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A 401(k) Fee Secret Revealed

Participants in 401(k) retirement accounts are starting to receive the new fee-disclosure forms the Department of Labor has mandated. I recently got mine — and I like what I see.

Gerry Boughan /

According to the statement I received in the mail in late July, I pay a mere 0.08% for the investments I hold in the 401(k) plan of my former employer, the McGraw-Hill Companies. When I joined the plan, I knew I was getting a good deal. As a large employer, McGraw-Hill is able to offer a menu of funds with very low expense ratios, ranging from 0.07% to 0.97% of assets. Because these fees are low, I decided when I left McGraw-Hill to leave my money in its plan, rather than roll it over to an IRA or to my current employer’s 401(k) plan.

Still, I always wondered whether the expense ratio I pay really covers all of my 401(k) plan expenses. Now, I have the peace of mind of knowing that it does.

Just as I was congratulating myself, I got a call from Joe Masterson, chief sales and marketing officer at Diversified, which is a record-keeper for 2,500 defined-contribution plans with $70 billion in assets and 2 million participants.

Masterson points out something that the new disclosures make clear to me: Investors in index funds, like myself, frequently get a free ride when it comes to plan administrative fees. The reason: Most index funds don’t pay the 12b-1 and sub-transfer agent fees that defray the administrative costs of 401(k) plans. Instead, these fees are paid by investors in actively managed funds.

“The active fund investors are often paying for the record-keeping costs of the passive fund investors, which isn’t fair,” Masterson says. “You are getting a free ride off of your colleagues.”

Because the system is working for me, I’m not about to complain. Diversified is betting that investors in actively managed funds will wake up to this reality, prompting employers to do something about it. The company recently introduced a program that’s designed to ensure that all 401(k) investors pay the same administrative fees, whether they are in active or passive funds.

Still, there is a chance that employees won’t notice this disparity. The reason: In many plans, the administrative fees are rolled into the expense ratios of actively managed funds. So, unless employees take the time to look in their funds’ prospectuses, they may never realize the expense ratios they are paying contain the 12b-1 and sub-transfer agent fees that, effectively, subsidize plan-related administrative costs for index fund investors.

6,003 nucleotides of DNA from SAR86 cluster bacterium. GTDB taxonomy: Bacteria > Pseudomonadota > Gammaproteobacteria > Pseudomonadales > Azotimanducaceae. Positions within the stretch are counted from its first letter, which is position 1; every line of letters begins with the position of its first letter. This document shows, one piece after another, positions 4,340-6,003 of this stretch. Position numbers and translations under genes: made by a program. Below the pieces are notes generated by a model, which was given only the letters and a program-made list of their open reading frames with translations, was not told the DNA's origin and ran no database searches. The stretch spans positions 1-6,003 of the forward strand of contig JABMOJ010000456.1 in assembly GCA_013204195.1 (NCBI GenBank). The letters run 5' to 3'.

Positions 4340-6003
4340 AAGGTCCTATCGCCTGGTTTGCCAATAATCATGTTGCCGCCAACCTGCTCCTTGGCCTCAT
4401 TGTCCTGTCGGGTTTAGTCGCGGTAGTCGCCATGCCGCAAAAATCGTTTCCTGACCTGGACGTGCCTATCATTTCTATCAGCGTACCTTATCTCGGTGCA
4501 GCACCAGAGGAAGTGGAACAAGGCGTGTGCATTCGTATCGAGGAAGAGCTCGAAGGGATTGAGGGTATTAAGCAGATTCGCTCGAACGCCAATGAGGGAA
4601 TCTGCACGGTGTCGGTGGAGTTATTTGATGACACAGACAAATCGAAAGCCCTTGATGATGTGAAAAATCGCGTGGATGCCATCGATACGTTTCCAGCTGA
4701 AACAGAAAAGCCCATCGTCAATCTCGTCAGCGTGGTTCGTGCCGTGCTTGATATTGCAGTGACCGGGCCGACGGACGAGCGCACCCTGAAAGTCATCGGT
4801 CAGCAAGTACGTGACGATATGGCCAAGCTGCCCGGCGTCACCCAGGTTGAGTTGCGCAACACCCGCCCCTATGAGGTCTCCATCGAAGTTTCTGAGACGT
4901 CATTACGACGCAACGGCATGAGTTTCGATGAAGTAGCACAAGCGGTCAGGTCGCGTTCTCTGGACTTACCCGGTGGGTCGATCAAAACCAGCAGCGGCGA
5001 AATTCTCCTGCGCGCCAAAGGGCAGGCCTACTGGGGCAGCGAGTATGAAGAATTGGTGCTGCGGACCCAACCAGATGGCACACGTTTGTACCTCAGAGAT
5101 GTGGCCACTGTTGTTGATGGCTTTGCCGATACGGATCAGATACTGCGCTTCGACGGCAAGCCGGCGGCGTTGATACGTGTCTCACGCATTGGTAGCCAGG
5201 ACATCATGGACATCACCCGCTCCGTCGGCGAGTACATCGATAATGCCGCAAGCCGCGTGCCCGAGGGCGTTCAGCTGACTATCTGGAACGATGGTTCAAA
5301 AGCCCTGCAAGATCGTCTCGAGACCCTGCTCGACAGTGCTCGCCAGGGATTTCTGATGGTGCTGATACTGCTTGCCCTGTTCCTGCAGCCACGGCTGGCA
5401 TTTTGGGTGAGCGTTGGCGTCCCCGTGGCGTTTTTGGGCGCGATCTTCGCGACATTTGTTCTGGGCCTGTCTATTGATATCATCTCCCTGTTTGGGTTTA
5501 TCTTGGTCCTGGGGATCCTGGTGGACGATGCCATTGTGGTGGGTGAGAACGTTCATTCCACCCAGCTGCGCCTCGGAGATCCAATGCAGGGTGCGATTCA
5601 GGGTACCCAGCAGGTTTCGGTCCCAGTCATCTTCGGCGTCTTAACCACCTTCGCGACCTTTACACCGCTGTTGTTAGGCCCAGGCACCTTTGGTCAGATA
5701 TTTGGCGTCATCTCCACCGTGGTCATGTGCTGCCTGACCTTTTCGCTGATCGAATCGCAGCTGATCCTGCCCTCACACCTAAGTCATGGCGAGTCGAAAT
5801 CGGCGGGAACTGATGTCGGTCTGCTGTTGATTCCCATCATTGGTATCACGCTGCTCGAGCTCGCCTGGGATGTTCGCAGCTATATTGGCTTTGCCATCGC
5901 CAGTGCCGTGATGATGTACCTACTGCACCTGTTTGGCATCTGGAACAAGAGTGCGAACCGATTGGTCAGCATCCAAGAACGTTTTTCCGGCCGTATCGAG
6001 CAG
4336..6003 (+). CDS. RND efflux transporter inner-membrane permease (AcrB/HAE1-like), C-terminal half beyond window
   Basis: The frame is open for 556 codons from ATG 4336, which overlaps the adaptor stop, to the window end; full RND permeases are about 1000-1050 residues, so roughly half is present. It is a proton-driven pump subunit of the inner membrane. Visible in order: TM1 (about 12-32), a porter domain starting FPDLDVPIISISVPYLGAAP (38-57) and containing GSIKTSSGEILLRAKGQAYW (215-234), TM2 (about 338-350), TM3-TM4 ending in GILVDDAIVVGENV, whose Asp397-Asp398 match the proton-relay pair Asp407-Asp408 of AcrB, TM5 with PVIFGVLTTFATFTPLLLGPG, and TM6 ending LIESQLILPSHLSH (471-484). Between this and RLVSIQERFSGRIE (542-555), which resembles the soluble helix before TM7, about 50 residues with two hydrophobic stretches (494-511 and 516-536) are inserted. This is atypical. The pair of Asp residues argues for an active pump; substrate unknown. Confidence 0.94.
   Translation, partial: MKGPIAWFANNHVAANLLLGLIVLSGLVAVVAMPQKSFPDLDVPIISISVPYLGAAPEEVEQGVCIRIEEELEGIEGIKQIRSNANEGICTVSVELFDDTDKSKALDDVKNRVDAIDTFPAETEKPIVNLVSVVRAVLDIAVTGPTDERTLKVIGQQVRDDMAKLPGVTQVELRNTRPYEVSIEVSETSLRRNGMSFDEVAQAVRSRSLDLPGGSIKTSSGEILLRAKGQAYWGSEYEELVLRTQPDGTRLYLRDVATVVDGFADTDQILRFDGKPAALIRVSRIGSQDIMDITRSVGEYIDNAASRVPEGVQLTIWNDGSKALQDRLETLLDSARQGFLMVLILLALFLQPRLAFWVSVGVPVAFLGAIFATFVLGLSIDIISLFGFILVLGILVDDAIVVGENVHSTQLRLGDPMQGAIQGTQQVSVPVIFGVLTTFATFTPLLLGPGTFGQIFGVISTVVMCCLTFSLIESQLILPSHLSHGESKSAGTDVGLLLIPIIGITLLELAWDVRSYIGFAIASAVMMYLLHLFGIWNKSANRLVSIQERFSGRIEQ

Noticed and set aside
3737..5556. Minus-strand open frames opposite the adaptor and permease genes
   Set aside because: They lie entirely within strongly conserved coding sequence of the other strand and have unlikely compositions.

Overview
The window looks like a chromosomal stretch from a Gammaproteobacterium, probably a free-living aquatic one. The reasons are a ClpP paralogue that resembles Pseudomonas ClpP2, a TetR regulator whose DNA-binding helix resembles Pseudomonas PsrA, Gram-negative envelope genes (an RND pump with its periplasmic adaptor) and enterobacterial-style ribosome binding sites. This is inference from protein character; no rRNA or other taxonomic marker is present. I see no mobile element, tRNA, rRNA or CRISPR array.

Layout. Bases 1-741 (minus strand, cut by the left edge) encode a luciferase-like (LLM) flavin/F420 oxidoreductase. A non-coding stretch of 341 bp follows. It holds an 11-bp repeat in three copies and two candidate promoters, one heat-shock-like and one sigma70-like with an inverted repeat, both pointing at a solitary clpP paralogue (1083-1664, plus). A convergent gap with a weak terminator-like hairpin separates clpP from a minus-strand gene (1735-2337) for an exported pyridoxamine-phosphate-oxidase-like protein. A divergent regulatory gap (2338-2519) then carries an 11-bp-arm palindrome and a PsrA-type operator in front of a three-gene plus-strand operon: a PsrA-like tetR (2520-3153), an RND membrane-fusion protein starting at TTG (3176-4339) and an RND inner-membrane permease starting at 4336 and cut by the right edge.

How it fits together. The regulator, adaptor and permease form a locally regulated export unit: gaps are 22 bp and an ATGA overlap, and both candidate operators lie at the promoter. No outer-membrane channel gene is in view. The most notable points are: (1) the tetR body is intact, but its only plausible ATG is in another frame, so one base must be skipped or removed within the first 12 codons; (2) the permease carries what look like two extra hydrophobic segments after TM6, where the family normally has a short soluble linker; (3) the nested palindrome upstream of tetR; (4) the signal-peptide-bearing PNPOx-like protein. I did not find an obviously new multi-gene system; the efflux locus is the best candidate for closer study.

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    • Mutual funds are an affordable way for an ufomnirned investor to diversify their investments to minimize risk. They are good in the respect that it allows you to probably not lose all your money if one or two companies go bad.On the other hand, they often have many charges incurred along with them for upkeep or maintenance and things like that. And often, the funds that have the highest amount of charges because they have the most active management often don’t show any better performance than a fund with little charges/activity.In the end though, mutual funds often don’t even beat the market performance, and returns can be harder to figure out on a daily basis. If you want to be able to see how you’re doing easily and up to the minute, consider an index fund which contains weighted pieces of a number of large stocks (like a NASDAQ or DOW index fund).On the plus side though, you can get money mutual funds from which you can write checks or even make interact payments, so basically operate like a bank account with higher interest.

    • Thank you Nicholas for sharing this thgouht. I agree, after watching my grandparents lose 1/3 of their retirement (over $500,000) during the past couple years, I know that investing my money in myself and my business is the best option. Mary in Kaysville 0Was this answer helpful?

    • Check out this calculator that allows people to compute just how much high 401k fees might be costing them, based upon their unique circumstances. Enter your current balance, annual savings, etc., and then find out how much, in dollars, high fees are costing you. It’s an eye opener.

      You can find the calculator at

    • there is no reason why anyone should be paying 12b-1 marketing fees — this is a cost that should be born by the asset management company not the owners of the fund. this type of fee is just a way for firms to goose their bottom line.

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  • Encore examines the changing nature of retirement, from new rules and guidelines for financial security to the shifting identities and priorities of today’s retirees. The blog also explores news that affects retirement, from the Wall Street Journal Digital Network and around the web. Lead bloggers are reporter Catey Hill and senior editor Jeremy Olshan. Other contributors include The Wall Street Journal’s retirement columnists Glenn Ruffenach and Anne Tergesen; the Director for the Center for Retirement Research at Boston College, Alicia Munnell; and the Director of Research for Pinnacle Advisory Group, Michael Kitces, CFP.